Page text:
William "Bill" Siemering is the first Director of Programming of National Public Radio, and the recipient of a MacArthur Foundation genius grant. He invented the first signature program of public radio, All Things Considered. This followed his authorship of the new public network's first statement of its mission and goals. Siemering went on to create other signature programs including SoundPrint and the predecessor to Fresh Air with Terry Gross, which he helped transform from a local to a national program.
Siemering got his start at one of the nation's oldest radio stations, WHA in Madison, Wisconsin. As he recounted, "My previous summer jobs had included bailing hay and harvesting grain, working in a hotel laundry and sometimes cleaning the lavatories. WHA seemed like an improvement: it was air-conditioned and the job required no heavy lifting." He also taught high school speech in Madison. In the 1960s, while manager of WBFO-FM at the State University of New York at Buffalo, he established the first store-front broadcast facility in the African-American community, enabling residents to produce 25 hours a week of programs. In the late 1970s, he became manager of the main public FM radio station in Philadelphia, WHYY.
Siemering is the president of Developing Radio Partners, an organization dedicated to supporting independent radio stations in young democracies through professional development in journalism, programming, station management, and finance.
The Utne Reader said about him, "Bill Siemering has done more than anyone to revive and inspire the art of sound." Dennis Hamilton, long the Vice President of Programming at Minnesota Public Radio, put it this way: "We are the produce of seeds of thinking and action planted by Mr. Siemering. We are disciples who extend his ideas. We cherish knowing him because he gives our lives focus and brings meaning to our work. Tune around the radio dial and I guarantee you will hear Bill Siemering talking to you."
Even though the industry to which he had given his life seemed slow in recognizing it, the confirmation of Siemering's high worth came from another source. In 1993, he was awarded a MacArthur Foundation fellowship, the so-called MacArthur genius grant. Typical of Siemering, his work was not finished. He used the funds to assist community radio stations in South Africa's townships. He returned to South Africa in 1995 as a Knight International Journalism Fellow. From 1996-97, he served as president of the Washington, D.C., based International Center for Journalists, a leading print and broadcast journalism training program. Most recently, Siemering served for five years as a senior radio advisor for the Open Society Institute (OSI), which funds civil society initiatives in more than fifty countries and is among the world’s largest private foundations. His work with OSI took him to Mozambique, Sierra Leone, Burundi, Ukraine, Macedonia, and Moldova, and included assessing station news and information programming, management and technical needs, journalism and management training, and mentoring. He has spent most of his time in South Africa and Mongolia.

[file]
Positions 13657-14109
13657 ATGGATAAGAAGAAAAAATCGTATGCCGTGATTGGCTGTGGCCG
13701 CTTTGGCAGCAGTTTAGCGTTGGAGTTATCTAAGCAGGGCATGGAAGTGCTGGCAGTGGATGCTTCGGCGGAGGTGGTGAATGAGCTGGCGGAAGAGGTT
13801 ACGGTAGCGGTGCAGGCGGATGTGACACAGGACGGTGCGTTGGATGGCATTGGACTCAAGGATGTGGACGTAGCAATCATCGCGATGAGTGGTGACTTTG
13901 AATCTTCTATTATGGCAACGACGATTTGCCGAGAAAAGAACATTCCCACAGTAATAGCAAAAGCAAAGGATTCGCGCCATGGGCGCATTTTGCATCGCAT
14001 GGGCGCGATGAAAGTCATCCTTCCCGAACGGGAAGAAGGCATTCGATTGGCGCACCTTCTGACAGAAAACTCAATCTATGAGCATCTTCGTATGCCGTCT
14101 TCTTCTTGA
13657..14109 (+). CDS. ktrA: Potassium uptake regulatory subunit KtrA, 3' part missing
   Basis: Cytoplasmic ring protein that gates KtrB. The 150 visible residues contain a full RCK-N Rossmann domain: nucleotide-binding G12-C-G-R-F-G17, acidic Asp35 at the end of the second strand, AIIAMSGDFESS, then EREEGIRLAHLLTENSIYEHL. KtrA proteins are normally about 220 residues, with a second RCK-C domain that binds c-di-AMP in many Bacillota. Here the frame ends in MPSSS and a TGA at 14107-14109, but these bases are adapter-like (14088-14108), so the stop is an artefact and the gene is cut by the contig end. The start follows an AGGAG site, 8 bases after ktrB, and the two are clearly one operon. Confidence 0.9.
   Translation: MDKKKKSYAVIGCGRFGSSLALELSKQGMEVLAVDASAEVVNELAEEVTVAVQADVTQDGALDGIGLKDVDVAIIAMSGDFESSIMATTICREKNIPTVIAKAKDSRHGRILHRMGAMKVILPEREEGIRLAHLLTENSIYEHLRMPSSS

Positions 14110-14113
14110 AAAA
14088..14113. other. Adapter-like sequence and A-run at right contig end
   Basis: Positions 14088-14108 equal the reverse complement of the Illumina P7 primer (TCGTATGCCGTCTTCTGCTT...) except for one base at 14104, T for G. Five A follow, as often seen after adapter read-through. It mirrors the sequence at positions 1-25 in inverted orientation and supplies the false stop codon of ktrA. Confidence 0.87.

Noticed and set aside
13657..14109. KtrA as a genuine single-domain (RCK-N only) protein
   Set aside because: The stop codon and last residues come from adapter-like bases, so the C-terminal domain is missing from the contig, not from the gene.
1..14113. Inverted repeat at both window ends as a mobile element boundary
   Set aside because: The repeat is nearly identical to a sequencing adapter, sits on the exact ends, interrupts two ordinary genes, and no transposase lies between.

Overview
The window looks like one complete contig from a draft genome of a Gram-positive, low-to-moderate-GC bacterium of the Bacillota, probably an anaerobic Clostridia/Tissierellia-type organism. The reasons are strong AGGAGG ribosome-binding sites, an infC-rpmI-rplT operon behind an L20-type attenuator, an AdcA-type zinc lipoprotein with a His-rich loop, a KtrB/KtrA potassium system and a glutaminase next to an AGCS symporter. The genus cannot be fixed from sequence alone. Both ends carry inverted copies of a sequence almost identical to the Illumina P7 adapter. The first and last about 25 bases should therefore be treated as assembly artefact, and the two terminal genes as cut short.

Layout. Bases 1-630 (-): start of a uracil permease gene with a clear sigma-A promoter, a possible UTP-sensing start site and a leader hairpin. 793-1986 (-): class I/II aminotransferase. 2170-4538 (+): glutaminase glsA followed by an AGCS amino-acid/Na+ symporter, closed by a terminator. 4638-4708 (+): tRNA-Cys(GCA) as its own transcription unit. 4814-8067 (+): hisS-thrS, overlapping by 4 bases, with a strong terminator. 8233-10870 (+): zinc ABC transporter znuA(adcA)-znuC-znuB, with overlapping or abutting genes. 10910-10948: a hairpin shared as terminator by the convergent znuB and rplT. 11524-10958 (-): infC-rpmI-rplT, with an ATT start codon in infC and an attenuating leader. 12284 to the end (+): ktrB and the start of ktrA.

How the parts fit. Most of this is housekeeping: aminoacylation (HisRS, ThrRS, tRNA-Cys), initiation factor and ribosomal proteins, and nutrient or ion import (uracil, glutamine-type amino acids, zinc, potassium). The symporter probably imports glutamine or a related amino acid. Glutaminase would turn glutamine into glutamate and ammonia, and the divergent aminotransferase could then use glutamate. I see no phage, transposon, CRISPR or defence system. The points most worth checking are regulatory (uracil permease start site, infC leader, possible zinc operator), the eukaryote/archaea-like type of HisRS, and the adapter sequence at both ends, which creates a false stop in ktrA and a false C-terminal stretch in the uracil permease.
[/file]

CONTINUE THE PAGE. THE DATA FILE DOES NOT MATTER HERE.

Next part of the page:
In an essay Siemering wrote when he was in his late 50s and unemployed, he said, "You've spent over thirty years practicing the art and craft of your profession and now you have dust. It's as if a pianist loses the use of his hands."
As to his being a genius, Siemering has always been reluctant, insisting that his "inventions" were group efforts and commenting on his many job departures, saying, "If I was so smart, I wouldn't have had to reinvent myself so often." He also has a practical objection to the term: "Whenever I give a talk, I insist the introduction never include that word because it is obvious I'm not and then listeners think to themselves, 'If that guy's a genius, why the hell didn't I get a MacArthur!'" (The MacArthur Foundation itself doesn't use the term "genius". They refer to recipients of their award as "Fellows". It's the public and the press that use the "genius grant" term.)
Throughout his life, Siemering has maintained his belief in the power of radio. At the end of his "Manifesto" written for the online site Transom.org, Siemering was full of his usual optimism:
While we can always be better, we should never lose sight that public radio is an essential part of the lives of millions of listeners. I know of no other programming that generates such strong feelings. You hear it all the time. Think for a moment what your life would be like without public radio. Amazing, isn't it? This connection between producers and listeners is unique. Let's celebrate it. Let's dance with our listeners.